American Political Science Review (2020) 114, 1, 206–221 Downloaded from https://www.cambridge.org/core. IP address: 72.220.218.6, on 18 Dec 2020 at 05:17:09, subject to the Cambridge Core terms of use, available at https://www.cambridge.org/core/terms. https://doi.org/10.1017/S0003055419000637 doi:10.1017/S0003055419000637 © American Political Science Association 2019. This is an Open Access article, distributed under the terms of the Creative Commons Attribution-NonCommercial-ShareAlike licence (http://creativecommons.org/licenses/by-nc-sa/4.0/), which permits non-commercial re-use, distribution, and reproduction in any medium, provided the same Creative Commons licence is included and the original work is properly cited. The written permission of Cambridge University Press must be obtained for commercial re-use. Race and Representation in Campaign Finance JACOB M. GRUMBACH University of Washington ALEXANDER SAHN University of California, Berkeley acial inequality in voter turnout is well-documented, but we know less about racial inequality in campaign contributions. Using new data on the racial identities of over 27 million donors, we find an unrepresentative contributor class. Black and Latino shares of contributions are smaller than their shares of the population, electorate, and elected offices. However, we argue that the presence of ethnoracial minority candidates mobilizes coethnic donors. Results from regression discontinuity and difference-indifference designs suggest that the presence of ethnoracial minority candidates increases the share of minority contributions in US House elections. We find a reduction in white contributions to black Democrats, and to black and Latino Republicans, but little difference in overall fundraising competitiveness. Although we cannot definitively rule out alternative mechanisms that covary with candidate ethnorace, the results suggest that the nomination of minority candidates can increase the ethnoracial representativeness of campaign finance without costs to fundraising. R Mr. Obama’s acceptance of his party’s nomination on Thursday… signifies a powerful moment of arrival for blacks. But the milestone is especially telling for this uppercrust group, which has mobilized like never before to raise mountains of cash to power his campaign. —“Top Black Donors See Obamas Rise as Their Own,” New York Times, Aug. 28, 2008. INTRODUCTION R acial inequality in voter turnout has led to concern about biased representation in American democracy (Griffin and Newman 2008; Hajnal 2009; Hajnal and Trounstine 2005). However, we know much less about racial inequality in other forms of political participation, such as joining organizations, volunteering, or contributing money to campaigns (Schlozman, Verba, and Brady 2012; Bowler and Segura 2011, chap. 6). Unequal representation may not only arise from an unrepresentative electorate, but also from an unrepresentative contributor class (e.g., Gilens 2012; Kalla and Broockman 2016; Rhodes, Schaffner, La, and Raja 2016). Large racial Jacob M. Grumbach , Assistant Professor, University of Washington, jakegrumbach@berkeley.edu. Alexander Sahn , PhD Candidate, University of California, Berkeley, asahn@berkeley.edu. We thank Adam Bonica, Devin Caughey, Paul Frymer, Zoli Hajnal, Andy Hall, Gabe Lenz, Amy Lerman, Eric Schickler, Laura Stoker, Michael Tesler, Ali Valenzuela, Rob Van Houweling, and participants in the 2018 Money and Politics Conference at UC Irvine and the 2018 Midwest Political Science Association Conference. Alexandra Jenney, Emily Mancia, and Guillermo Perez provided excellent research assistance. Jacob M. Grumbach acknowledges support from the Ford Foundation Dissertation Fellowship. Replication files are available at the American Political Science Review Dataverse: https://doi.org/ 10.7910/DVN/PUIJIU. Received: May 17, 2018; revised: January 31, 2019; accepted: September 17, 2019; First published online: October 24, 2019. 206 wealth gaps and a lack of comparable social movement attention lead us to expect more racial inequality in campaign contributions than in other forms of participation. We argue that the presence of coethnic candidates can spark greater participation for black, Latino, and Asian Americans in campaign finance. Feelings of linked fate and empowerment, as well as campaign appeals to coethnicity, may increase participation in the presence of coethnic candidates. Yet although some studies found that such an “ethnic-candidate paradigm” explains voter turnout (Barreto 2007, 2010; Bobo and Gilliam 1990; Dahl 1961; Keele et al. 2017; Shah 2014; Wolfinger 1965), other studies have found that the presence of candidates of color can have minimal or even perverse effects on minority participation and the diversity of the electorate (Fraga 2016a; Gay 2001; Henderson, Sekhon, and Titiunik 2016)—such as a backlash effect among white voters to black Democratic candidates (Washington 2006). Campaign finance is a distinct form of participation from voting and coethnic contribution behavior remains largely unexamined (but see Cho 2001, 2002). Can an increase in candidates of color generate a more representative contributor class? To answer this question, we estimated the ethnoracial identity of 27 million campaign contributors,1 whose 87 million individual contributions from 1980 to 2012 total over $33 billion. Across this time period, we found a highly unrepresentative contributor class. Black and Latino representation in contributions is much smaller than in the general population, electorate, and elected offices, and has remained mostly static since 1980. Although contributions are highly unrepresentative in the aggregate, we observe a more representative contributor class when candidates of color run. Candidate ethnorace is a much stronger predictor of the 1 We use Census ethnoracial categorization, which itself is a sociopolitical construct that shapes and is shaped by broader political context across time (e.g., Fox and Guglielmo 2012; Junn and Masuoka 2008; Omi and Winant 2014). For a comparative perspective, see Loveman (2014). Downloaded from https://www.cambridge.org/core. IP address: 72.220.218.6, on 18 Dec 2020 at 05:17:09, subject to the Cambridge Core terms of use, available at https://www.cambridge.org/core/terms. https://doi.org/10.1017/S0003055419000637 Race and Representation in Campaign Finance ethnoracial amount and share of contributions than district characteristics in US House elections. However, candidate ethnicity may be endogenous to demand from coethnic donors. We thus used two strategies to identify and estimate the causal effect of candidate ethnorace on coethnic contributions: a regression discontinuity design (RDD) that exploits the “as-if randomness” of close primary elections (e.g., Hall 2015) and a difference-in-difference design that exploits within-district variation across elections. Although we are unable to rule out alternative mechanisms that may produce coethnic contribution patterns, such as shared ideology, these designs help protect against confounders related to districts and electoral context. The presence of an Asian, a black, or a Latino nominee significantly increases the proportion of Asian, black, or Latino contributions in the general election, respectively. Despite reduced white contributions to black Democrats, as well as black and Latino Republicans, candidates of color tend to be just as competitive as white candidates in overall general election fundraising. The results suggest that the presence of minority candidates can increase the ethnoracial representativeness of the contributor class in American politics and that there is little fundraising penalty for doing so. RACE, PARTICIPATION, AND REPRESENTATION As Schlozman, Verba, and Brady (2012, 3) described, equality of participation requires “proportionate input from those with politically relevant characteristics—which include such attributes as income, race or ethnicity, religion, gender, sexual orientation, age, veteran status, health, or immigrant status.” At its most basic level, inequality of participation may be the result of persistent inequality of political resources, social capital, institutional trust, feelings of efficacy, and political inclusion—potentially troubling signs of tears in the social fabric of a polity (e.g., Hero 2003; Putnam 1995). The principal concern about unequal participation, however, is that it is likely to lead to unequal political outcomes and violate norms of democratic equality (Dahl 2006; Griffin and Newman 2005; Schlozman, Verba, and Brady 2012). In recent years, scholars have turned their attention to the influence of wealthy Americans (Bartels 2009; Gilens 2012; Gilens and Page 2014; Hacker and Pierson 2010; Page, Bartels, and Seawright 2013), but with little investigation of wealth’s intersection with race and ethnicity. It is well known that partisan, ideological, and policy attitudes vary greatly across racial groups (e.g., Bobo 1988; Bowler and Segura 2011; Dawson 1995; DeSipio 1998; Hajnal and Lee 2011; Krysan 2000), so racial inequality in campaign contributions is likely to produce racially biased representation of and responsiveness to public attitudes. Research on unequal participation, especially by race, has focused overwhelmingly on the act of voting (Griffin and Newman 2007, 2008; Hajnal 2009; Hajnal and Trounstine 2005). Although elections are the main mechanism by which the public can hold politicians accountable (Key 1966), a substantial body of evidence suggests that politicians are only modestly responsive to voters (e.g., Gilens and Page 2014; Jacobs and Shapiro 2000). We know little about racial inequality in other forms of participation, such as volunteering, lobbying representatives, and contributing money to campaigns—which are, perhaps even more than voting, likely to influence the behavior of officeholders (Kalla and Broockman 2016; Schlozman, Verba, and Brady 2012).2 There are reasons to expect Americans of color to be severely underrepresented in the contributor class. The legacies of slavery and subsequent political and economic exclusion of people of African, Latin American, and Asian descent have led to inequality in the distribution of “political resources” such as money, time, and information across racial groups (Brady, Verba, and Schlozman 1995; Verba et al. 1993).3 But even compared with other forms of participation such as voting, contributing may be especially dominated by white Americans. Although wealth predicts one’s likelihood of voting, it is a much stronger predictor of donating (La Raja and Schaffner 2015; Rhodes, Schaffner, La, and Raja 2016). The large and persistent racial gaps in income and wealth (Blau and Graham 1990; Oliver and Shapiro 2006) may generate a starker racial gap in contributing than in other forms of participation.4 Legal scholarship has argued that wealth disparities have biased the campaign finance system against racial minorities (Overton 2000, 2001). Emerging research addresses whether candidate ethnorace matters for overall and party-based contributions, but the ethnoracial background of campaign contributors is a critical but largely unexamined factor in assessing representation in American democracy. Existing estimates of contributions by ethnorace have used survey data (e.g., Bowler and Segura 2011; Cain, Kiewiet, and Uhlaner 1991; Lien 2010), but these estimates vary widely and are susceptible to bias (Cho 2001, 276). Ethnoracial Minority Candidates and Campaign Contributions Are there ways to increase the representation of people of color in campaign finance? Activists and researchers often recommend that the parties recruit and support minority candidates as a solution to unequal participation. If members of the public use shared ethnorace as a meaningful signal of shared experience or attitudes, or feel a sense of empowerment in the presence of coethnic candidates—an “ethnic-candidate paradigm”—the 2 The most comprehensive assessment of the ethnoracial distribution of campaign donors is a 2015 report from the think tank Demos (Lioz 2015), but the report only provides basic descriptive analyses using the ethnoracial demographics of neighborhoods as a proxy for donor ethnorace. 3 For overviews of the causes of ethnoracial inequality, see Massey and Denton (1993). 4 In fact, these studies suggest that the racial wealth gap has expanded greatly since 1980 as the wealth of black families declined substantially. 207 Downloaded from https://www.cambridge.org/core. IP address: 72.220.218.6, on 18 Dec 2020 at 05:17:09, subject to the Cambridge Core terms of use, available at https://www.cambridge.org/core/terms. https://doi.org/10.1017/S0003055419000637 Jacob M. Grumbach and Alexander Sahn presence of minority candidates may encourage coethnic participation (e.g., Barreto 2007, 2010; Keele et al. 2017; Rocha et al. 2010; Shah 2014).5 Such an increase could lead to greater equality of participation. Other studies have found minimal or even perverse effects of the presence of minority candidates on increasing coethnic participation or creating a more representative electorate (Fraga 2016a; Gay 2001; Henderson, Sekhon, and Titiunik 2016). For instance, the presence of black candidates appears to increase white turnout more than black turnout, resulting in an overall whiter electorate and reducing Democratic vote shares on average (Washington 2006). Evidence of the effect of candidate ethnorace on producing more ethnoracially representative electorates is mixed. We argue that coethnic empowerment and the ethniccandidate paradigm are especially likely to occur in campaign finance. We theorize “push” and “pull” factors that may generate patterns of coethnic contributing. In the aggregate, we are likely to observe coethnic contributing because ethnorace is a strong predictor of party identification, ideology, and geography; we aim to avoid these confounders with our research designs. We focus here on reasons that shared ethnorace, all else equal, may influence contributing. A principal “push” factor, driven by contributors, is based on potential donors’ feelings of linked fate. Linked fate is the belief that one’s individual experience is tied to the collective experience of the ethnoracial group, and greater feelings of linked fate predict support for coethnic candidates among African American and Latino voters (Dawson 1995; McConnaughy et al. 2010; Wallace 2014). Individuals with strong feelings of linked fate may, in pursuit of self-interest, donate to coethnic politicians. Factors that are positively correlated with contributing, such as education and socioeconomic status, have been found to be positively correlated with feelings of linked fate among African Americans (Dawson 1995; Gay 2004; Simien 2005; Tate 1994). There is also evidence that politicians from marginalized identity groups tend to exert greater effort to represent and improve the standing of their group in society (e.g., Broockman 2013; Dawson 1995; Logan 2018). Linked fate may complement perceptions of ethnoracial group competition among potential donors. In local and national contexts, individuals perceive their ethnoracial group to be engaged in competition with other groups for economic and political resources (e.g., Gay 2006; Kim 2000; McClain et al. 2006; Sanchez 2008). Perceptions of out-groups as competitive threats, whether based on stereotyping or feelings of collective alienation (Bobo and Hutchings 1996), can increase incentives to support coethnic candidates over candidates from other ethnoracial groups. Contributions to coethnic candidates may also serve expressive, rather than self-interested, motivations. Contributing, like voting, may “serve as a positive affirmation of identity group membership or as an expression of group solidarity and support, both of which convey psychological benefits” (Horowitz 1985; Jackson 2011; Valenzuela and Michelson 2016, 618). Donors often explain their motivations for contributing in terms of linked fate, identity expression, and empowerment. In 2016, for instance, the Los Angeles Times interviewed Lily Lee Chen, one of many Asian Americans who contributed large sums to John Chiang’s campaign in California. Chen explained her contribution with empowerment theory: “He would serve as a model for all the Chinese American young people who have political aspirations and want to be good public servants” (quoted in Willon 2016). Campaigns are also likely to create “pull” factors by appealing to potential donors’ identities in solicitations and appeals for contributions. Campaign appeals to coethnicity may prime feelings of linked fate or increase identity strength by “selectively reinforc[ing] the preexisting identity” (Jackson 2011; Valenzuela and Michelson 2016; Rogers, Fox, and Gerber 2013, 100).6 Prior studies have investigated the role of “ethnically angled advertisements” in campaigns, such as, in the case of the Latino community, television commercials featuring Latino narrators, pictures of Latinos, and descriptions of a candidate’s connections to the Latino community (e.g., Abrajano 2010; Soto and Merolla 2006)—appeals that are likely to be more effective when the candidate is also Latino (Barreto 2007, 2010). This kind of appeal may extend to campaign finance. Political action committees (PACs) further facilitate coethnic fundraising. According to the mission statement of Latino Victory Fund PAC, the organization “identifies, recruits, and develops candidates for public office while building a permanent base of Latino donors to support them.” Candidates also contact and solicit contributions from individuals in their social, educational, and professional networks (Bonica 2017a, 2017b). Such networks, including at the most elite levels of business and education, are shaped by ethnoracial identity (Allen, Epps, and Haniff 1991; McPherson, Smith-Lovin, and Cook 2001). Lawyers have long been the majority of American political candidates and officeholders, which may be explained in part by lawyer candidates’ unique ability to tap their professional networks for funds and other support (Bonica 2017b). Only in recent decades, law schools have been open to black Americans (Gellhorn 1968), and de facto barriers for people of color in the legal profession persist even as de jure barriers have declined (Kornhauser and Revesz 1995; Nussbaumer 2006). In turn, during the 1960s and 70s lawyers of color created a plethora of professional organizations to facilitate development and networking, such as the National Conference of Black Lawyers and the Hispanic National Bar Association. Similar coethnic organizations exist in business, such as Latino 6 5 A related literature investigates the relationship between descriptive representation (focusing on officeholders) and ethnoracial minority empowerment (e.g., Banducci, Donovan, and Karp 2004). 208 These push and pull factors may interact. There is evidence that the effect of ethnoracial identity-based appeals by campaigns and organizations is conditional on individuals’ strength of group identity (Valenzuela and Michelson 2016). Downloaded from https://www.cambridge.org/core. IP address: 72.220.218.6, on 18 Dec 2020 at 05:17:09, subject to the Cambridge Core terms of use, available at https://www.cambridge.org/core/terms. https://doi.org/10.1017/S0003055419000637 Race and Representation in Campaign Finance chambers of commerce, and education, such as alumni networks of historically black colleges and universities. These organizations connect relatively financially welloff individuals who share an ethnoracial identity and are thus ideal locations for candidates to solicit contributions from coethnic dono …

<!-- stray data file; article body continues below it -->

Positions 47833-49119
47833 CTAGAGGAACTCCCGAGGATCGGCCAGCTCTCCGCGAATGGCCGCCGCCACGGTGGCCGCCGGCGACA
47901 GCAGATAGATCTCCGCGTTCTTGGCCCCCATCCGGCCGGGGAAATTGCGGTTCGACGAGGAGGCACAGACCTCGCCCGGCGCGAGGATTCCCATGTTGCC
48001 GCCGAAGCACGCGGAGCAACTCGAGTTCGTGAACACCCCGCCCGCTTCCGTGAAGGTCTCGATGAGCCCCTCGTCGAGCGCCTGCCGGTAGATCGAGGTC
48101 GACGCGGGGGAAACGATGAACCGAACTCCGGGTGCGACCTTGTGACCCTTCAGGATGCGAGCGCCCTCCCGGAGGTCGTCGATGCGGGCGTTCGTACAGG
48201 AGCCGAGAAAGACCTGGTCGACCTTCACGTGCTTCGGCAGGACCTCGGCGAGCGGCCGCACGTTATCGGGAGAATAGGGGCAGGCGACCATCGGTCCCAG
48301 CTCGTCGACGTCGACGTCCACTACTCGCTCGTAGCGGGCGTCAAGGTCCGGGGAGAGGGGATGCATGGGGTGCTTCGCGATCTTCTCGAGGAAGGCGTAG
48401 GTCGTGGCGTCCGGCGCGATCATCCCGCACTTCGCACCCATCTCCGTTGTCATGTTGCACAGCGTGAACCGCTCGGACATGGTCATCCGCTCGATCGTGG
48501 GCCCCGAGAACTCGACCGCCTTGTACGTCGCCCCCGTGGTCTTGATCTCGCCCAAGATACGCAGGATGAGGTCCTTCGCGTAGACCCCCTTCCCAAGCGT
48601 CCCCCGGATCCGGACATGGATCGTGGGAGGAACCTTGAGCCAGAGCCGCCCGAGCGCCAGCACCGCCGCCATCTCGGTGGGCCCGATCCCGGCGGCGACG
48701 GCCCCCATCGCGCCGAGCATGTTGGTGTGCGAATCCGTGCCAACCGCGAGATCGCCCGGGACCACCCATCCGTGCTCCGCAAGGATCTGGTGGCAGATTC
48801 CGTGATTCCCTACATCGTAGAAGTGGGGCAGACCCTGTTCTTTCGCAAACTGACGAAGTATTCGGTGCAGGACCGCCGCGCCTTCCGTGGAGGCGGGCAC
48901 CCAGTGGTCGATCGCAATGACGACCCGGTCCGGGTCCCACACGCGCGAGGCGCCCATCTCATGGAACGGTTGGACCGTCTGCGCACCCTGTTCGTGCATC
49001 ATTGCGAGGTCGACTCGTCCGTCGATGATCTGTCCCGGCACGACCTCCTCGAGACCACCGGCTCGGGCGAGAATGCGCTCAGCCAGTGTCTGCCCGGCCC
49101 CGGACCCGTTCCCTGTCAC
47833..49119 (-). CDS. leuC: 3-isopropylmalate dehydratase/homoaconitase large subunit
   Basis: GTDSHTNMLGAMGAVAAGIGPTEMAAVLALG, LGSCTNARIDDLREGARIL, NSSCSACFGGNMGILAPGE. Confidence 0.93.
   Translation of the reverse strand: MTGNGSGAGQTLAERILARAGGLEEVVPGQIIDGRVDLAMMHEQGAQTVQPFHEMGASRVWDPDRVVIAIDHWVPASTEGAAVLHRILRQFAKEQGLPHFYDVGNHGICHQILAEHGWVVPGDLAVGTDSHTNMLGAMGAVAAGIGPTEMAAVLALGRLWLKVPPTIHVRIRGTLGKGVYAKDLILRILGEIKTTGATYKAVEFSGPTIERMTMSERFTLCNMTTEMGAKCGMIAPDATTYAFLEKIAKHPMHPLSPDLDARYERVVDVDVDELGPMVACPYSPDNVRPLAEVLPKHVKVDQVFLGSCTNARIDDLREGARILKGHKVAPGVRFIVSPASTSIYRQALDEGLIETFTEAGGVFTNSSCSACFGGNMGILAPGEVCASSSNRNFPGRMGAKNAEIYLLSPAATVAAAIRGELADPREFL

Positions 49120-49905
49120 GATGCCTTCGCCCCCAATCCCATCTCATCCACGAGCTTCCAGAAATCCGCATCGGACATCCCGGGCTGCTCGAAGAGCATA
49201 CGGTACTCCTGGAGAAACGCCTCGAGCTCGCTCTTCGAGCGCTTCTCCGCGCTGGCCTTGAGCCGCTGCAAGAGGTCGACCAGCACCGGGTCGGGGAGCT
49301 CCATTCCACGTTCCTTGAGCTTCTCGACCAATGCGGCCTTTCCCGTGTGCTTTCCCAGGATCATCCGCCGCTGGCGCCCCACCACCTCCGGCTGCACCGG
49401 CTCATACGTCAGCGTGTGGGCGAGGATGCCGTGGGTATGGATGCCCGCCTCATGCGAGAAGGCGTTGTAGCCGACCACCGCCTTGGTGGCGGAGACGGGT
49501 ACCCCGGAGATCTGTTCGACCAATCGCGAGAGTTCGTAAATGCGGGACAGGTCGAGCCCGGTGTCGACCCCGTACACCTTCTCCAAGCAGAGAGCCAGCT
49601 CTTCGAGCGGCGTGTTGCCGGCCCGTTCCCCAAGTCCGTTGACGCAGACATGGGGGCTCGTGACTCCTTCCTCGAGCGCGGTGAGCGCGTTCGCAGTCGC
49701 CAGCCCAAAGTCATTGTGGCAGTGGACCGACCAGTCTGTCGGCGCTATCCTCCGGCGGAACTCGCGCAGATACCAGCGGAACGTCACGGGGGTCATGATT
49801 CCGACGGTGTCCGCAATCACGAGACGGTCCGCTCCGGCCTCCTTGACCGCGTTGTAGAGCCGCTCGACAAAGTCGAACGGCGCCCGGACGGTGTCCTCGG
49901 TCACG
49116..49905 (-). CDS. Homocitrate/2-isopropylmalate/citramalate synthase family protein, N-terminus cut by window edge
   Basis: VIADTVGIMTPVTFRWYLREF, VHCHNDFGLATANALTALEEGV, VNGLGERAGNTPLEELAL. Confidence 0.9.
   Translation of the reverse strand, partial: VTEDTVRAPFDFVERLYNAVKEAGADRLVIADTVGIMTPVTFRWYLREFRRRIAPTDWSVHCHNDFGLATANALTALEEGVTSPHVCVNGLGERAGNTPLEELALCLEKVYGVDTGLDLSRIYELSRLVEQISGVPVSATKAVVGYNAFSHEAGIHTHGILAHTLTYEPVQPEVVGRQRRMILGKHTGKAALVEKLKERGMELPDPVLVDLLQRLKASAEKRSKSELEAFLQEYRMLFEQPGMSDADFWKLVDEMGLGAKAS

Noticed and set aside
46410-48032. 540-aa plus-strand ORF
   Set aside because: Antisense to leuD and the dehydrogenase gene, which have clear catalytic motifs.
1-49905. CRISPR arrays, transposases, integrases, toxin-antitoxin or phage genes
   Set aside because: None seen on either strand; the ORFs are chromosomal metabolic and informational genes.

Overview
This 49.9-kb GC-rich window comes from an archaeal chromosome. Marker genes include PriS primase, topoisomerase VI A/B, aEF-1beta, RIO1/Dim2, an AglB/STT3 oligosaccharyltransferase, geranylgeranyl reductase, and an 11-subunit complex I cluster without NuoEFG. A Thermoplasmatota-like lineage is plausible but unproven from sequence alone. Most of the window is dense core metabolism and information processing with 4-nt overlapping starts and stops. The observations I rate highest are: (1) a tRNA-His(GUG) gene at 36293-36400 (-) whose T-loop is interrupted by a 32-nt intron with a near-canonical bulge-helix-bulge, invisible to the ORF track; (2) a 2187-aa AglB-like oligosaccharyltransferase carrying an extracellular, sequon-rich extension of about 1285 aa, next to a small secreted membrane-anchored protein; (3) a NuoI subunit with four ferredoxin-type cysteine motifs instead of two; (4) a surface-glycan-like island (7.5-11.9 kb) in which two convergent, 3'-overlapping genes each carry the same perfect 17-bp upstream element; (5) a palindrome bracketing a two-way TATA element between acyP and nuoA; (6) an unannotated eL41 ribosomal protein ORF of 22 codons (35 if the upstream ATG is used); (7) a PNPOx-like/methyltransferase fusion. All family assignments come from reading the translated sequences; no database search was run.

Purchase answer to see full attachment
Student has agreed that all tutoring, explanations, and answers provided by the tutor will be used to help in the learning process and in accordance with Studypool’s honor code & terms of service.
Do you need a similar assignment done for you from scratch? We have qualified writers to help you
Use our paper writing service to score better and meet your deadlines.
Order Now